« $67 Oil Has All The Majors Converging in Argentina | Main | Fleet of 150 Renault ZOE EVs for smart solar charging project » The US Department of Energy is soliciting applications (DE-FOA-0001542) for the formation of a Consortium to pursue five identified R&D topic areas related to improving the operating efficiency of medium- and heavy-duty trucks. The Consortium that is funded through this solicitation will form a new technical track under the US-China Clean Energy Research Center, a bilateral initiative to encourage R&D collaboration and accelerate technology development and deployment in both countries. Funding available is $12.5 million, and will support the US Consortium. In parallel, and with equivalent resources, Chinese funding will support a collaborative counterpart Chinese Consortium. The US consortium will pursue five topics; responsive application will address all five. These are: In the 5 topics areas of the FOA, the proposed project will focus on cost-effective measures to improve the on-road freight efficiency of medium- and heavy-duty trucks by greater than 50% (compared to the 2016 baseline truck) to reduce transportation’s fuel use and climate change impacts. To the extent that advanced technologies will be demonstrated to improve freight efficiency, they will conform to a customer-tailored drive cycle that meets the needs of the particular customer application and the EPA Phase 2 GHG/fuel efficiency regulatory cycles for the appropriate vocation. Additionally, vehicle freight efficiency improvement must be achieved within the constraint of prevailing federal emission standards and applicable vehicle safety and regulatory requirements. Projects that demonstrate systems-level fuel efficient technologies must be matched with the duty cycle of the specific truck application to deliver the expected fuel savings. Background. To encourage the rapid development and commercialization of technologies with strong climate change applications, the US DOE, Chinese Ministry of Science and Technology (MOST) and Chinese National Energy Administration (NEA) agreed in November 2009 to establish a US-China Clean Energy Research Center (CERC). (Earlier post.) Over the six years since this agreement, the CERC has successfully conducted joint research and development on clean energy topics by teams of scientists and engineers from the US and China. Under CERC, 4 pairs of US and Chinese consortia are operating collaboratively on 4 technical tracks: Each track comprises the equivalent of a $50 million bilateral commitment over 5 years, that is, $25 million for the US effort and $25 million for the China effort. In the US, this is broken down per track as $5 million per year, composed of $2.5 million per year in DOE funds, which is matched by another $2.5 million per year in non-Federal cost-share by the non-Federal partners in each consortium. President Obama and President Xi Jinping announced a renewal and expansion of the CERC in November 2014. (Earlier post.) In September 2015, Obama and Xi announced a fifth CERC track on improving the energy efficiency of medium-duty and heavy-duty trucks. The current funding opportunity is the US’ effort to operationalize this new track. The US consortium selected under this announcement will be funded by DOE’s Vehicle Technologies Program, Office of Energy Efficiency and Renewable Energy (EERE). The principal DOE coordinator of CERC activities within DOE, and internationally with the Chinese, is DOE’s Office of International Affairs (IA). Both IA and EERE will work in collaboration with the National Energy Technology Laboratory (NETL) for the administration of this award.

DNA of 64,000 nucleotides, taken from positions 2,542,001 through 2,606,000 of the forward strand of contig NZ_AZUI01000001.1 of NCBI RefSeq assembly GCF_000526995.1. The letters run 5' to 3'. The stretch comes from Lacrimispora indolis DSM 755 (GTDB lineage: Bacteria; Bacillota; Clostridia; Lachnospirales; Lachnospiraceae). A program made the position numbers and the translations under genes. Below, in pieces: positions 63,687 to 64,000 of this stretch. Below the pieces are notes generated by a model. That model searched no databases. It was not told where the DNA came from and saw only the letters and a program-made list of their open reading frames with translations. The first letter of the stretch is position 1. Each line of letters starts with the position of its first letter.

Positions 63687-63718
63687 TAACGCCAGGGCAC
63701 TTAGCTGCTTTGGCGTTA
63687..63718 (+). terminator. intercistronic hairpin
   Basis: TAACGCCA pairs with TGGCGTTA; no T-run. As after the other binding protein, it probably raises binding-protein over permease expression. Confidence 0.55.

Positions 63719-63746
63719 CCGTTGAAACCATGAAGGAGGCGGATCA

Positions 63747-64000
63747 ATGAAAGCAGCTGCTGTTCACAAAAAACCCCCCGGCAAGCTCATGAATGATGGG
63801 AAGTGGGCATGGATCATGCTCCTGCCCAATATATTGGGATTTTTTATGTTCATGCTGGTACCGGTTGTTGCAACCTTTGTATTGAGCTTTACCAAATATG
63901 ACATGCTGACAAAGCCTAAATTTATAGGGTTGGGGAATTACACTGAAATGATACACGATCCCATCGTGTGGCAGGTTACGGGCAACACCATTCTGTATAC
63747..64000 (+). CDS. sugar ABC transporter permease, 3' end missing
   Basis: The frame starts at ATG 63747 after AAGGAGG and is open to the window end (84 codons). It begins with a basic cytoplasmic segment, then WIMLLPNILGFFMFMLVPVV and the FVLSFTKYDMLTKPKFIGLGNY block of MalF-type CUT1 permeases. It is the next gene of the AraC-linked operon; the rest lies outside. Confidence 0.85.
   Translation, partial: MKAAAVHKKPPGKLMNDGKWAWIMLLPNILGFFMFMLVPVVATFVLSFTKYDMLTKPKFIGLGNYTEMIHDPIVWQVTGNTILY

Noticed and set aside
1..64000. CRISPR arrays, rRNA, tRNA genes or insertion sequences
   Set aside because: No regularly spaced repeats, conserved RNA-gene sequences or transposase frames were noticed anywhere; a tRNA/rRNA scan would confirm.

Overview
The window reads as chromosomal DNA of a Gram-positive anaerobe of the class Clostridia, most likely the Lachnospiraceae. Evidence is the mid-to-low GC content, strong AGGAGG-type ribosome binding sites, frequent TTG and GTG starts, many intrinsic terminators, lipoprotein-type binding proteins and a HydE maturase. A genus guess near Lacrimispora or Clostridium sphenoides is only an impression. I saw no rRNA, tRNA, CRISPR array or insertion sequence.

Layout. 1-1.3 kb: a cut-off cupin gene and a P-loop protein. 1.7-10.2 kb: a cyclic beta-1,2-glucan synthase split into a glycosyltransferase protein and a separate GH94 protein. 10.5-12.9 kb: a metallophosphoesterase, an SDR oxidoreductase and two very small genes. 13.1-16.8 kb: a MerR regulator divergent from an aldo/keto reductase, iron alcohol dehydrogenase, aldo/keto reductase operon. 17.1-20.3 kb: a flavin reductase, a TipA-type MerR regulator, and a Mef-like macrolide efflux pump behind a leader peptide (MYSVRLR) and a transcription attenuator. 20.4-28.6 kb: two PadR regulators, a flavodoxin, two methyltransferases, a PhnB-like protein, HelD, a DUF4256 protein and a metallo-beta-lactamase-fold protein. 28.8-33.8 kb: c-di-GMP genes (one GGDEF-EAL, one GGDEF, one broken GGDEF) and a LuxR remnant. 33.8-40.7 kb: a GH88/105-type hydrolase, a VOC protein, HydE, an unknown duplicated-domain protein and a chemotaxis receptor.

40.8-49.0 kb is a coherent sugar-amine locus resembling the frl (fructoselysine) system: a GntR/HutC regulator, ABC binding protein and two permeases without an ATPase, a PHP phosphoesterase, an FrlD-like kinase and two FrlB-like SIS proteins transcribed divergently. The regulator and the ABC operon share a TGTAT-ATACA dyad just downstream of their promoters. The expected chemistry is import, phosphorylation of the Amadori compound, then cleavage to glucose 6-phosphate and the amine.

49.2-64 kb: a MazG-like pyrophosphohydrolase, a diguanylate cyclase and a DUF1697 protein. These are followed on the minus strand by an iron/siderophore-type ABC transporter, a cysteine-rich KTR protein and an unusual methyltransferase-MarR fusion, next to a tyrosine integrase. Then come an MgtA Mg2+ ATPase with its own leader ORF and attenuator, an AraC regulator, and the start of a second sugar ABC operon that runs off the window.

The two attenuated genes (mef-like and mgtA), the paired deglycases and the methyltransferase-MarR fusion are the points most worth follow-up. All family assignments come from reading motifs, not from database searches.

« UPS orders Agility’s new Behind-the-Cab CNG fuel systems | Main | New Buick LaCrosse upgrades computing power from 17 to 31 ECUs; new electronic control system » A new MIT Energy Initiative report spearheaded by John Heywood, Sun Jae Professor of Mechanical Engineering Emeritus at MIT, identifies three important paths forward reducing light-duty vehicle energy use and greenhouse gas emissions: improve the existing system and technologies for shorter-term benefits; conserve fuel by changing driver habits for nearer- to longer-term benefits; and transform the transportation system into one that is radically less carbon-intensive for longer-term benefits. According to the report, “On the Road Toward 2050: Potential for Substantial Reductions in Light-Duty Vehicle Energy Use and Greenhouse Gas Emissions,” each element is separately important, but must collectively be pursued aggressively to achieve necessary emissions reductions. More research, development, and demonstration studies are needed to lay the foundation for such a long-term transformation. There are many options available for reducing the fuel, energy, and GHG emissions impacts of LDVs. As our understanding of these options improves, our ability to better prioritize their usefulness in moving toward significantly reduced impacts increases. We should continue to adopt policies to reduce transportation energy demand and emissions, while using our evolving information base to assess and reassess which options have the greatest leverage. While recommendations like ours can never be “proven” and will always be subject to some disagreement, the sequence of topics we have analyzed here constitutes, in our judgment, a valid basis for identifying pathways that are likely to have the greatest benefit. Achieving our overall goal—reducing fleet fuel and energy consumption and GHGs by three-quarters or more—will be extremely challenging. All of us involved in studying the ways in which we can move toward that goal have a responsibility to provide ever more useful and focused advice. The research for the report was done by a team of graduate students from 2009 to 2014, and includes some 20 projects. The report addresses topics related to the evolution of vehicle technology and its deployment, the development of alternative fuels and energy sources, the impacts of driver behavior, and the implications of all of these factors on future GHG emissions in the United States, Europe, China, and Japan. In the United States, LDVs alone currently account for 43% of petroleum demand and 23% of GHG emissions, when fuel production is considered. The United States, Europe, China, and Japan consume over half of the world’s petroleum, making these countries particularly critical in efforts to reduce petroleum consumption and the associated emissions. The results of the report’s plausible yet aggressive scenarios for the United States show the potential for technological improvements to more than offset fleet growth and, by 2050, reduce fuel use and GHG impacts by up to 50%. In Europe, the anticipated fleet growth is less, as are the potential reductions from technology improvements, but the overall percentage reduction potential is similar to that in the United States. In Japan, fleet size and use are declining, so the overall reduction in impacts could be larger. In China, though current growth in fleet size is large, reductions in that growth rate and substantial technology improvements over time are expected to level off fleet fuel consumption and GHG emissions by about 2040. The report makes several recommendations that should be implemented to attain the 40-50% reductions in fleet fuel consumption and GHG emissions by 2050 that the overall assessment indicates are feasible in North America, Europe, and Japan. Larger reductions on this time scale will need additional major efforts, and would likely require a significant reduction in travel demand, and more rapid development and substantial distribution and use of low-GHG-emitting alternative sources of transportation energy, such as electricity and hydrogen. Improving the fuel consumption of mainstream vehicles is the primary nearer-term opportunity for reducing fuel use and GHG emissions. Market-based incentives should be implemented to support the US Corporate Average Fuel Economy (CAFE) LDV requirements. The CAFE standard targets for LDVs leading up to the 2025 models need to be clarified as the often-quoted average number of 54.5 miles per gallon will not reflect what most new car buyers should expect to achieve in 2025. Vehicle electrification is a potentially promising alternative energy source and propulsion system technology to move toward lower fleet GHG emissions over time. From our studies of vehicle electrification, we have concluded that PHEVs offer the most viable path toward powering more vehicle miles with electricity. The market for pure BEVs is likely to be limited because their inherently limited driving range and long recharging times, and their high cost, make them less attractive to purchasers looking for an all-purpose vehicle. However, BEVs do appeal because their propulsion system is simpler than an ICE, and they do not dilute their “electric miles” with “gasoline miles,” as does a PHEV. However, the flexibility and lower costs of PHEVs appear to trump this simplicity, certainly in the nearer term. Planning for electrification should be based on growth in the PHEV market over time in contrast to the more limited expected growth in the BEV market. Recharging requirements for PHEVs are not the same as for BEVs: especially, the demand for “fast recharging” stations is really not there. The need to improve mainstream fuels, and to enable a transition to alternative fuels is both obvious and remarkably challenging. Conventional hydrocarbon fuels should be improved in the near term while we continue to develop a portfolio that includes the more promising alternative fuel options, and refine strategies as we learn more about the costs, benefits, and the viability of the pathways of different fuels. The overall strategy should include conserving energy through changes in travel behavior, improving conventional technologies, and transforming the transportation system to increasingly use lower carbon energy sources. Policies should be implemented to enforce a carbon tax combined with an increasing fuel tax; current CAFE regulations should be extended and new regulations should be implemented; and improvements in existing fuels that would achieve fleet-wide GHG emissions reductions should be explored. “On the Road toward 2050” is a synthesis of research conducted in the Sloan Automotive Laboratory at MIT over the past five years, primarily under the direction of Heywood, with support from the MIT Energy Initiative (MITEI) as well as MITEI Founding Member Eni S.p.A. It is the third report in a series that records the research findings of this group; “On the Road in 2020” was published in 2000 and “On the Road in 2035” was published in 2008. Because MIT has other ongoing research programs in many domains vital to transportation and mobility, MITEI has recently organized a multi-disciplinary study team from across the Institute to examine how the complex interactions between engine technology options, fuel options, vehicle characteristics, refueling infrastructure, consumer choice, public transit options, new mobility business models, and government policy will shape the future landscape of mobility. MITEI’s study on “Mobility of the Future” will explore these and other questions. The MIT Energy Initiative is MIT’s hub for energy research, education, and outreach. Founded in 2006, MITEI’s mission is to create low- and no-carbon solutions that will efficiently meet global energy needs while minimizing environmental impacts and mitigating climate change. BP, Chevron, Concawe, the Department of Energy U.S.-China Clean Energy Research Center’s Clean Vehicle Consortium, the MIT Joint Program on the Science and Policy of Global Change, and the MIT-Portugal Program also provided support for the report.